COMSTOCK: A wrinkle in time

Caroline Comstock

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The United States of America. The land of prosperity. The land of opportunity. That is, unless you happen to be a young Muslim student at a Texas high school bringing a “clock” to school. Suddenly, the land of opportunity becomes a juvenile detention center, complete with handcuffs. It’s a captivating story of injustice. It’s an even better story when the media omits the most relevant element: Ahmed Mohamed’s “clock” looked exactly like a suitcase bomb.

Did the “clock” warrant handcuffs? No. Was it necessary to bring Ahmed to a juvenile detention center? No. Was the teacher out of line for perceiving a metal box with multiple wires as a potential threat to the rest of the student body? I don’t think so. But I seem to be in the minority on the issue after the #IStandWithAhmed movement went viral.

Unfortunately, it seemed like a lose-lose situation for the teacher: either become a social target for being prejudiced, or become a social target for not intervening if the clock turned out to be dangerous. There’s no telling which way the court of public opinion will rule. Only one thing is certain you don’t want to be on the court’s bad side.

The sad reality is that schools are no longer seen as the safe havens they’re supposed to be. After tragedies like Columbine, or more recently Sandy Hook, the most seemingly ridiculous safety measures don’t seem ridiculous anymore. That is true, until they offer up an opportunity for a storm of social media outrage. The public is hungry for a good PR crisis to announce their righteous viewpoints online. A tweet complete with #IStandWithAhmed serves as an RSVP to the social justice party where everyone wants to be.

Brands don’t want to be left off the guest list either. For those who haven’t been keeping up on Ahmed’s travels since the slight “wrinkle in time,” he’s been busy on his coast-to-coast tour of the U.S. thanks to generous donors, including Google, Facebook and Microsoft. What will making a contraption that could be mistaken for a bomb get you nowadays? In Ahmed’s case, an invitation to the Google science fair with Google co-founder Sergey Brin, an invitation from Mark Zuckerberg to visit Facebook headquarters, a visit to MIT, a visit to Harvard, an invitation to the U.N. Social Good Summit in New York with Queen Rania of Jordan, a personal invitation to the White House or a space camp scholarship (just to name a few). Take a look at the gear Microsoft gifted Ahmed if you’re short on gift ideas this holiday season. Apparently, Microsoft is starting the season early.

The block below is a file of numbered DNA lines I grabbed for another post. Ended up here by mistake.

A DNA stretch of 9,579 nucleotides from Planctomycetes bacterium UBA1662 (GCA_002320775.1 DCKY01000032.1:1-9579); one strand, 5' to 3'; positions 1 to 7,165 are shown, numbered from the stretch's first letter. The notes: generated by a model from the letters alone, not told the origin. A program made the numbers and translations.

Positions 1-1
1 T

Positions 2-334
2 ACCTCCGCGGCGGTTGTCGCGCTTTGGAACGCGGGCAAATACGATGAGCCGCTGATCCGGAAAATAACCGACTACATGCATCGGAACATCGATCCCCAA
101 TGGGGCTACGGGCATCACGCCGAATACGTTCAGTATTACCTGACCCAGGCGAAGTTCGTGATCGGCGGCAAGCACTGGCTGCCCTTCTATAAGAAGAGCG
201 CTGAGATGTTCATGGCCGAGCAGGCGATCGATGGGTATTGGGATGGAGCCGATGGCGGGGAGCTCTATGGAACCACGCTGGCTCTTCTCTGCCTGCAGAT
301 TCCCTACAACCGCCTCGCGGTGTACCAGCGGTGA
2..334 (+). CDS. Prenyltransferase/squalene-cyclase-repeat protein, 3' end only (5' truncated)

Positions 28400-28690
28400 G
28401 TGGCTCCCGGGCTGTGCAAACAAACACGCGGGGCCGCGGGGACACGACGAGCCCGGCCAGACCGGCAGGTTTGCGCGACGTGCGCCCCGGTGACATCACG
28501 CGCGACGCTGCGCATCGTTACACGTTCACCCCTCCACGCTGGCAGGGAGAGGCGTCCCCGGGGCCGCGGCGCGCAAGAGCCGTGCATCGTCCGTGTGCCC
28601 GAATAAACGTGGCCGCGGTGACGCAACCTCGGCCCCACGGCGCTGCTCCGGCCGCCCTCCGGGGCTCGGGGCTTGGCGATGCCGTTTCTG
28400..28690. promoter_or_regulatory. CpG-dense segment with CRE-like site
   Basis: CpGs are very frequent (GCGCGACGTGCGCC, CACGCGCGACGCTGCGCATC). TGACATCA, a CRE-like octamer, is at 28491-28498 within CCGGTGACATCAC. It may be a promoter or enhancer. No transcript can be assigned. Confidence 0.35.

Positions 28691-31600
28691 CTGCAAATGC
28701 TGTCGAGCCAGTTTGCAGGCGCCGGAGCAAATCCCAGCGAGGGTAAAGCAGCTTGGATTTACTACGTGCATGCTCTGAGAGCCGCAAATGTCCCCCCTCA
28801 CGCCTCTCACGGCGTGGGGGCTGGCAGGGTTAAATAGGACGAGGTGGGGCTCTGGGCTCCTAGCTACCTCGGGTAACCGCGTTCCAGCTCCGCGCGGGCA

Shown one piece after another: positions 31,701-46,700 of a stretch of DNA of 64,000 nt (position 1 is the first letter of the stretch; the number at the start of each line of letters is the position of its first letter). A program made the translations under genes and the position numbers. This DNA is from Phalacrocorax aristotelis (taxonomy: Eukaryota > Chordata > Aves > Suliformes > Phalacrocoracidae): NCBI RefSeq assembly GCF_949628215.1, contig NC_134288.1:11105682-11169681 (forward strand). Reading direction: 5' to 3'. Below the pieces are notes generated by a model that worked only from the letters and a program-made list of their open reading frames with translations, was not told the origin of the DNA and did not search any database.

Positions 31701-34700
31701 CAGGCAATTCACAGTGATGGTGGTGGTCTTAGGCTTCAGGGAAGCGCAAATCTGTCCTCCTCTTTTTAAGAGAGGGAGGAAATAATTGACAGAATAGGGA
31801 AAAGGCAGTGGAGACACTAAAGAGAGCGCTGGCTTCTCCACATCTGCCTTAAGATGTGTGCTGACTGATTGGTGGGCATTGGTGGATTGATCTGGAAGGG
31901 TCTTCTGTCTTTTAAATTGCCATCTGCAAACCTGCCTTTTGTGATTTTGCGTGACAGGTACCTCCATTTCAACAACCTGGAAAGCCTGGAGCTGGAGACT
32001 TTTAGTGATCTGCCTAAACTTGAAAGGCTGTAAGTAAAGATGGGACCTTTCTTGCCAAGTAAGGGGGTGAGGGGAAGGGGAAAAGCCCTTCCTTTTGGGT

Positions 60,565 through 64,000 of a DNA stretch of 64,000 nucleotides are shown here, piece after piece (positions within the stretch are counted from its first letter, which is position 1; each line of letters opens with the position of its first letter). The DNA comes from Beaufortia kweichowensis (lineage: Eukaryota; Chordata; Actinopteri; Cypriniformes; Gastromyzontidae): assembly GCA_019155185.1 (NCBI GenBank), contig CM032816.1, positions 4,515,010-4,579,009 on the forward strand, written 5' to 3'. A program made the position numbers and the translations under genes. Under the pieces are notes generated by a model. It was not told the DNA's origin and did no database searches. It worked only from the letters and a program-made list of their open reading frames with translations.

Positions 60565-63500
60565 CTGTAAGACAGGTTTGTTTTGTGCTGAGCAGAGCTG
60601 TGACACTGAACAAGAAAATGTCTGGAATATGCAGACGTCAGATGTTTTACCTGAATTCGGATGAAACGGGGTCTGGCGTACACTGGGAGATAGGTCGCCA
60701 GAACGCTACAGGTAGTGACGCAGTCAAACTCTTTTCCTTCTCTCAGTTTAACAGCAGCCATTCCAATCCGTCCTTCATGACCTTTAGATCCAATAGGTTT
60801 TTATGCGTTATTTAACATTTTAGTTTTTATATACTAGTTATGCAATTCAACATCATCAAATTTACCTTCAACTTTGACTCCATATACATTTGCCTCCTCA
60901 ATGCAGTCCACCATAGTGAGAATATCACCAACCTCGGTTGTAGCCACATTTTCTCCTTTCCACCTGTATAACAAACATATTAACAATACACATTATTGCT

Is this a case of overt racism, or is this unfortunate situation a reflection of the sad state of perceived safety in schools? Many critics have asserted that Ahmed would not have been arrested or questioned if he were of a different religion and cultural upbringing. To that I would respond with this list of ridiculous reasons students have found themselves suspended from or barred from certain practices at school in recent years.

  1. Nine-year-old Grayson Bruce was banned from bringing his My Little Pony backpack to school as it would “trigger bullying.”
  2. Eleven-year-old Danny Valdes faced an in-school suspension after sporting a shaved haircut in the shape of the Miami Heat logo. School officials said it was gang-related and therefore distracting.
  3. Nine-year-old Kamryn Renfro was suspended for shaving her head to support her best friend going through chemotherapy. She was in violation of the dress code.
  4. An unnamed thirteen-year-old boy was handcuffed and brought to juvenile detention for burping audibly in class. He was suspended for the remainder of the school year.
  5. Nine-year-old Aiden Steward “threatened” to make another student “disappear” with his “one ring” from the Lord of the Rings series. He was suspended.

Schools are on the defensive all the time. Ahmed’s case has been no exception. It is particularly disturbing considering how increased school security measures clearly clashed with his creative drive; the irony is not lost. Whether he wanted it or not, Ahmed has become the brand ambassador for tech companies nationwide pushing their public relation agendas. Do we point fingers at the school or at the media that turned this issue into something it’s not?

The real issue is that the media framed this story exactly how the public wanted it to be: widespread prejudicial actions followed by a young boy’s valiant fight for vindication.

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